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Amendment 1 Congress shall make no law respecting an establishment of religion, or prohibiting the free exercise thereof; or abridging the freedom of speech, or of the press; or the right of the people peaceably to assemble, and to petition the Government for a redress of grievances. Amendment 2 A well regulated Militia, being necessary... Read more Read more


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Amendment I Congress shall make no law respecting an establishment of religion, or prohibiting the free exercise thereof; or abridging the freedom of speech, or of the press; or the right of the people peaceably to assemble, and to petition the government for a redress of grievances. Amendment II A well regulated militia, being necessary... Read more Read more


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Certain General and Miscellaneous Objections to the Constitution Considered and Answered From McLEAN’S Edition, New York. By Alexander Hamilton To the People of the State of New York: IN THE course of the foregoing review of the Constitution, I have taken notice of, and endeavored to answer most of the objections which have appeared against... Read more Read more


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We the People of the United States, in Order to form a more perfect Union, establish Justice, insure domestic Tranquility, provide for the common defence, promote the general Welfare, and secure the Blessings of Liberty to ourselves and our Posterity, do ordain and establish this Constitution for the United States of America. Article. I. Section.... Read more Read more


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A Declaration of Rights, and the Constitution and Form of Government agreed to by the Delegates of Maryland, in Free and Full Convention Assembled. A DECLARATION OF RIGHTS THE parliament of Great Britain, by a declaratory act, having assumed a right to make laws to bind the Colonies in all cases whatsoever, and, in pursuance... Read more Read more


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A Declaration of Rights SECTION 1. That all government of right originates from the people, is founded in compact only, and instituted solely for the good of the whole. SECT. 2. That all men have a natural and unalienable right to worship Almighty God according to the dictates of their own consciences and understandings; and... Read more Read more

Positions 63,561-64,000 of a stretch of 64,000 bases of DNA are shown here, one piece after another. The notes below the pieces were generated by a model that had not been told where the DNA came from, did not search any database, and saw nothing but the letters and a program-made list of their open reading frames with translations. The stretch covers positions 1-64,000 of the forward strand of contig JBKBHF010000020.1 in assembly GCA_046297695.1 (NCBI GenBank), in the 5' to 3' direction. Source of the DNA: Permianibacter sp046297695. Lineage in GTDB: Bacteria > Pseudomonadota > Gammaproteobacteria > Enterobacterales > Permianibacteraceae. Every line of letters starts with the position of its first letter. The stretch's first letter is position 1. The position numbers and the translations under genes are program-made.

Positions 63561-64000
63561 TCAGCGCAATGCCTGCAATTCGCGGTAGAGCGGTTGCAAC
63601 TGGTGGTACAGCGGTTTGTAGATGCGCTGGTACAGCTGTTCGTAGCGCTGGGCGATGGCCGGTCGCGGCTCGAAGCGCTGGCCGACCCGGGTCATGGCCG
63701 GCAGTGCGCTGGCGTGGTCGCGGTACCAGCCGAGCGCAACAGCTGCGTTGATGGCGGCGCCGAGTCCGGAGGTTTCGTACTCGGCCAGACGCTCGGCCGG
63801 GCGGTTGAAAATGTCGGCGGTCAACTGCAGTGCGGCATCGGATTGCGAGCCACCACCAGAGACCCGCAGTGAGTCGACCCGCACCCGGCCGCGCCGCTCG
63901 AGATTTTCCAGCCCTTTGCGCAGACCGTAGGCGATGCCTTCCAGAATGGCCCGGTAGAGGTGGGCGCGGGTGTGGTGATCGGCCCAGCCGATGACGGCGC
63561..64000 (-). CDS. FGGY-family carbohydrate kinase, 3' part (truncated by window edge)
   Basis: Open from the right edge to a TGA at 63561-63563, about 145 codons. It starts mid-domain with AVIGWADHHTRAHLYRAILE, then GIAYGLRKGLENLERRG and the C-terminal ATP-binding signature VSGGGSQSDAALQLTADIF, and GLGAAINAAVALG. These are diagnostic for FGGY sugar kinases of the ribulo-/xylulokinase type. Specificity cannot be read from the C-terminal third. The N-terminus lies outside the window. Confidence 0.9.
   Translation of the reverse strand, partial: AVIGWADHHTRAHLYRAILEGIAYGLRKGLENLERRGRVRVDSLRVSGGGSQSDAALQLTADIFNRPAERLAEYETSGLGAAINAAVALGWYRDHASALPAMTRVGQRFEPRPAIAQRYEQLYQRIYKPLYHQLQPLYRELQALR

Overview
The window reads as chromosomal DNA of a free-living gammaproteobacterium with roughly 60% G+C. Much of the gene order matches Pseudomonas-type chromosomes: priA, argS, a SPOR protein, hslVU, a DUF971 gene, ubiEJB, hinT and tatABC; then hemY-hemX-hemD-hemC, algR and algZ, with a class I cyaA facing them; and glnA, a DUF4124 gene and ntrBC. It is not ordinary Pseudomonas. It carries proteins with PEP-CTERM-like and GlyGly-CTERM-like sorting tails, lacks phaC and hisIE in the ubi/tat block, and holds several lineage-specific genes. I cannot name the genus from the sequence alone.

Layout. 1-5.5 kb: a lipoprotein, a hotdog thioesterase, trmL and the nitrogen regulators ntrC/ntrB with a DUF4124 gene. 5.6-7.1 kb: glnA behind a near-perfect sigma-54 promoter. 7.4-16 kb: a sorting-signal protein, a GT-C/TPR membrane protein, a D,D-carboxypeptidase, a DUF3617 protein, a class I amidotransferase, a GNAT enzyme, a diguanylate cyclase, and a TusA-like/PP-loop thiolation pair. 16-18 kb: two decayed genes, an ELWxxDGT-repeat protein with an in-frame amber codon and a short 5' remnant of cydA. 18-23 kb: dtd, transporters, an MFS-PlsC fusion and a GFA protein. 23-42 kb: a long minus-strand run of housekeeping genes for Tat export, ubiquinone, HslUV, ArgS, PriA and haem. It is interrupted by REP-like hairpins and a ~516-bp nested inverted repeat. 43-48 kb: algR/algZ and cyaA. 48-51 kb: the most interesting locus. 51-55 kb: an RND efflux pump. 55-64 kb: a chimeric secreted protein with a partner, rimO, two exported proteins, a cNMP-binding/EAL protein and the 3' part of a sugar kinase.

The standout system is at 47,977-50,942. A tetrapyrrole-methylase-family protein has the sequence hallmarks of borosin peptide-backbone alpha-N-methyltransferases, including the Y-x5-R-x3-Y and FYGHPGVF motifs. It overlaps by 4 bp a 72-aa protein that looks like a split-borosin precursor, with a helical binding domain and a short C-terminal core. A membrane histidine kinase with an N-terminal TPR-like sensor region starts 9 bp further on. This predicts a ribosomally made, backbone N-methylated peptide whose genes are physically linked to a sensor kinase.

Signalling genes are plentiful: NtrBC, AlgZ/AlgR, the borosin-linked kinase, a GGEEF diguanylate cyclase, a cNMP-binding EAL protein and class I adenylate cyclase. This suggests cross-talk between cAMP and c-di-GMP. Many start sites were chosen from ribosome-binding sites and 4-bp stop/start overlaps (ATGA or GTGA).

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When in the Course of human events, it becomes necessary for one people to dissolve the political bands which have connected them with another, and to assume among the powers of the earth, the separate and equal station to which the Laws of Nature and of Nature’s God entitle them, a decent respect to the... Read more Read more


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A declaration of rights made by the representatives of the good people of Virginia, assembled in full and free convention; which rights do pertain to them and their posterity, as the basis and foundation of government. I That all men are by nature equally free and independent, and have certain inherent rights, of which, when... Read more Read more


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Saturday, Oct. 19th, 1765, A.M. — The congress met according to adjournment, and resumed, etc., as yesterday; and upon mature deliberation, agreed to the following declaration of the rights and grievances of the colonists in America, which were ordered to be inserted. DECLARATION OF RIGHTS The members of this congress, sincerely devoted, with the warmest... Read more Read more


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Of Freedom of Speech: That the same is inseparable from publick Liberty. By Thomas Gordon Sir, Without freedom of thought, there can be no such thing as wisdom; and no such thing as publick liberty, without freedom of speech: Which is the right of every man, as far as by it he does not hurt... Read more Read more



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